Photo: Mike Sonksen. Credit: Chris Felver.

Major support for Readings/Workshops events in California is provided by The James Irvine Foundation. Additional support comes from the Friends of Poets & Writers.

Write a poem that is an elegy for something or someone you've had to let go of this year.  

One-year-old literary app Storyville, which offers subscribers digital deliveries of new and archival stories, is holding its first one-thousand-dollar prize competition. The winner of the Sidney Prize, named for New Orleans politician Sidney Story—the app's namesake—will be published on the app, which is currently available on iPad, iPhone, and Kindle.

Selecting the winning story will be publishing innovator Richard Nash, former helmsman of Soft Skull Press who recently founded indie publishing platform Cursor and the literary prose imprint Red Lemonade.

For a $4.99 entry fee, the cost of a half-year subscription to the app, writers may submit a story of up to five thousand words (for current subscribers, there's no fee). The deadline is February 15.

For contest guidelines, and to sample the Storyville community's short fiction predilections via "top-ten" lists by authors such as Josip Novakovich and Emma Straub, visit the Storyville website.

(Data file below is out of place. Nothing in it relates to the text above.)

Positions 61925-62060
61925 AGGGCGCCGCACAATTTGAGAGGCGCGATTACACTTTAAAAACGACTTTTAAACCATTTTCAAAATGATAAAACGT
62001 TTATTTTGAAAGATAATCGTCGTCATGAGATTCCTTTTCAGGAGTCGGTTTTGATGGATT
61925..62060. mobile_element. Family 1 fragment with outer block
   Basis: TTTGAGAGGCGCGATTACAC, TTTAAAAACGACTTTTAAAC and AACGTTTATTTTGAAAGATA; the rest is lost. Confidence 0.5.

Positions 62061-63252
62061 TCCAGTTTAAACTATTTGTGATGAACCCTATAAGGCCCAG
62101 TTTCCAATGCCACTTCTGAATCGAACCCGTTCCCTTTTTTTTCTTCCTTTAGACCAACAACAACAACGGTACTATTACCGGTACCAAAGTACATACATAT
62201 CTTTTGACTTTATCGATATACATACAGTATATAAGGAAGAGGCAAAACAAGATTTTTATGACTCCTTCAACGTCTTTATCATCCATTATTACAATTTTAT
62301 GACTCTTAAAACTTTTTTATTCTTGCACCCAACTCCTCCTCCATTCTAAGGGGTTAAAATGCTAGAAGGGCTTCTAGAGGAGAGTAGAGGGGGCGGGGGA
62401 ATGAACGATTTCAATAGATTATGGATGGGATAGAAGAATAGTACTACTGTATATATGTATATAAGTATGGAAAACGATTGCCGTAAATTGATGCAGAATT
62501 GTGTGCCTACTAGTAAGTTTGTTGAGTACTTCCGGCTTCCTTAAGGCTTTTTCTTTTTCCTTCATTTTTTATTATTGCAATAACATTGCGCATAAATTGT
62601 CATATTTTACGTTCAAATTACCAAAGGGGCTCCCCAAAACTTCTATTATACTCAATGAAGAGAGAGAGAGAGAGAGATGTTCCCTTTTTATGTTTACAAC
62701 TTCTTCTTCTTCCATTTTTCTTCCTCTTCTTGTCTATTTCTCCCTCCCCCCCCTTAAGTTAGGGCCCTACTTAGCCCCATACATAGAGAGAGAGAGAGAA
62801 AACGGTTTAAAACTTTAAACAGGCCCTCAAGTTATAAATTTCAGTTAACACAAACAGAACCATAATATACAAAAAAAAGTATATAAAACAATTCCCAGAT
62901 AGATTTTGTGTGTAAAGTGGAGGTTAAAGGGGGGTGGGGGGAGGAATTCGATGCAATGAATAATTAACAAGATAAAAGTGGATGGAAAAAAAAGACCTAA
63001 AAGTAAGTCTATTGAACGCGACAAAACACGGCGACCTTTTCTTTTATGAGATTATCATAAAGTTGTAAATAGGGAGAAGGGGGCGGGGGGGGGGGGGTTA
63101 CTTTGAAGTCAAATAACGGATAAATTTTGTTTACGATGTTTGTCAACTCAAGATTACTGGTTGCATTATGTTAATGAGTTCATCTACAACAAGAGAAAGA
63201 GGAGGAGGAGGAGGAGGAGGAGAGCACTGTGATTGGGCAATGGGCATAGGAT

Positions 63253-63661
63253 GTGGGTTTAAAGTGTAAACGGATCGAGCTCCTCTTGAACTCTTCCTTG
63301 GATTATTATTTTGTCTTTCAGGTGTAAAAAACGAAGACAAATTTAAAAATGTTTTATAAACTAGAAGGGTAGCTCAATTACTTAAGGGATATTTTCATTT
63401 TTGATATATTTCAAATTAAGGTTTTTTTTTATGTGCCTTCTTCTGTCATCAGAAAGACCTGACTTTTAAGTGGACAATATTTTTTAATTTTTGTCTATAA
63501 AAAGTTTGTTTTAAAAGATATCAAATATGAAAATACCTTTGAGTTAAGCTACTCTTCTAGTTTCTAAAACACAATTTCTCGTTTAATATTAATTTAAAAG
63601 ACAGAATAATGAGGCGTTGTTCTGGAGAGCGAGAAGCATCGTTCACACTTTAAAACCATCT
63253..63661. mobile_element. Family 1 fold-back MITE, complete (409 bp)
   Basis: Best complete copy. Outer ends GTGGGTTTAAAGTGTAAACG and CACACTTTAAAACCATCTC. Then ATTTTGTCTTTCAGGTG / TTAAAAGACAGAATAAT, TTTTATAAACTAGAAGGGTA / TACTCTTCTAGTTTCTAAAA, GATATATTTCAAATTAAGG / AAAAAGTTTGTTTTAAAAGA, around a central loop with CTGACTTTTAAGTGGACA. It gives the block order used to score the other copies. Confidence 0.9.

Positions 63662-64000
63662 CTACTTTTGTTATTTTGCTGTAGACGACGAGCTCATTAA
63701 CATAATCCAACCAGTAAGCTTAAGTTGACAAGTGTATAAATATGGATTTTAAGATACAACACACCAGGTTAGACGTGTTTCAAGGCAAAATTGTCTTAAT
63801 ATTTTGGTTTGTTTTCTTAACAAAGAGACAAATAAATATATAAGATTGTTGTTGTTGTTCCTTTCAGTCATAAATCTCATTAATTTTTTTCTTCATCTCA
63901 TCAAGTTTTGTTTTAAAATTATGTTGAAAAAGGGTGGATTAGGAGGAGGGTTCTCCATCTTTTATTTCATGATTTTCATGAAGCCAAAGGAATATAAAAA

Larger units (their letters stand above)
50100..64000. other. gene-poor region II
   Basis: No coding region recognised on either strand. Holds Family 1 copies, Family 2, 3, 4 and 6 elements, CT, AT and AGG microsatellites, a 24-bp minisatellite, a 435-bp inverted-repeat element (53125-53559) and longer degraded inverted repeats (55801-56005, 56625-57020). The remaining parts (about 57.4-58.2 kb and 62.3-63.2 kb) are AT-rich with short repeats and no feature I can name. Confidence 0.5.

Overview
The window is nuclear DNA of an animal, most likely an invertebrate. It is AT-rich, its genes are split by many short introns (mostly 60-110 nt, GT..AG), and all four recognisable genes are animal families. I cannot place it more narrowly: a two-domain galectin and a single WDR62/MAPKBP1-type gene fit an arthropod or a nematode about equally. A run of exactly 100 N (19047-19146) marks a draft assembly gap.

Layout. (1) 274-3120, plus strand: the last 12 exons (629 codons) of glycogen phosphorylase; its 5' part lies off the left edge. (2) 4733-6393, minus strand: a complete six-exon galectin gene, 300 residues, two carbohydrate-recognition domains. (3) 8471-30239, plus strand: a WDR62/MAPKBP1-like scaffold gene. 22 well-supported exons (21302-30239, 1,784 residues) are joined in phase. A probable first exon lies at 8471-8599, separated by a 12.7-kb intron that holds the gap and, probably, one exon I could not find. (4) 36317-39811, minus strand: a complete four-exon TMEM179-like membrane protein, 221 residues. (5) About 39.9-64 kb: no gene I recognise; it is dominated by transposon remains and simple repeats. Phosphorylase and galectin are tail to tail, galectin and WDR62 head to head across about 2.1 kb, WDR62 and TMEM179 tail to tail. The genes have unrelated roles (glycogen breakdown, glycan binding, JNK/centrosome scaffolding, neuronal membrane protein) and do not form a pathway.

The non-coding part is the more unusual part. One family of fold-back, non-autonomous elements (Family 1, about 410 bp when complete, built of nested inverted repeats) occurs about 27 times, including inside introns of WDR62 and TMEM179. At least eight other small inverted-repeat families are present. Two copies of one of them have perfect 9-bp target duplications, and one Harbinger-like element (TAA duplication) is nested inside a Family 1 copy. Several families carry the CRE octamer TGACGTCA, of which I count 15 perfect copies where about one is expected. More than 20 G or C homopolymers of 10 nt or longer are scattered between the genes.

Choose a place from your childhood—the house your grew up in, your grandparents' home, or another place you visited often—and draw a map of it, with as much detail as possible. Let the map ignite your memory about what happened in this place and who was there. Write a scene for a story based on a fictionalized account of one of your memories, using this place as the setting and your map as source of description. 

The Harriet Beecher Stowe Center in Hartford, Connecticut, is looking for works of poetry and prose from collegiate writers whose literary work advances social justice, in the spirit of Stowe's activism through storytelling. Accepting all types of previously-published writing, from poems to stories to blog posts, the inaugural Student Stowe Prize competition will award twenty-five hundred dollars to a current college or university student.

The winning work will also be republished on the Stowe Center website, and the writer will be recognized at a ceremony on June 7, 2012, alongside a secondary school student whose writing also strives to make "a tangible impact on a social justice issue critical to contemporary society." Eligible works may touch on questions of, for instance, race, class, or gender equality, and must have appeared in a notable periodical or blog.

Student writers may submit entries, which should be accompanied by three references, until February 27. For complete guidelines, visit the Stowe Center website.

A form that requires remarkable economy of narrative is tightening its belt even further in Electric Literature's holiday short short story contest. The literary magazine is asking writers to "show a little restraint," telling a story in thirty to three hundred words and using each of those words only once.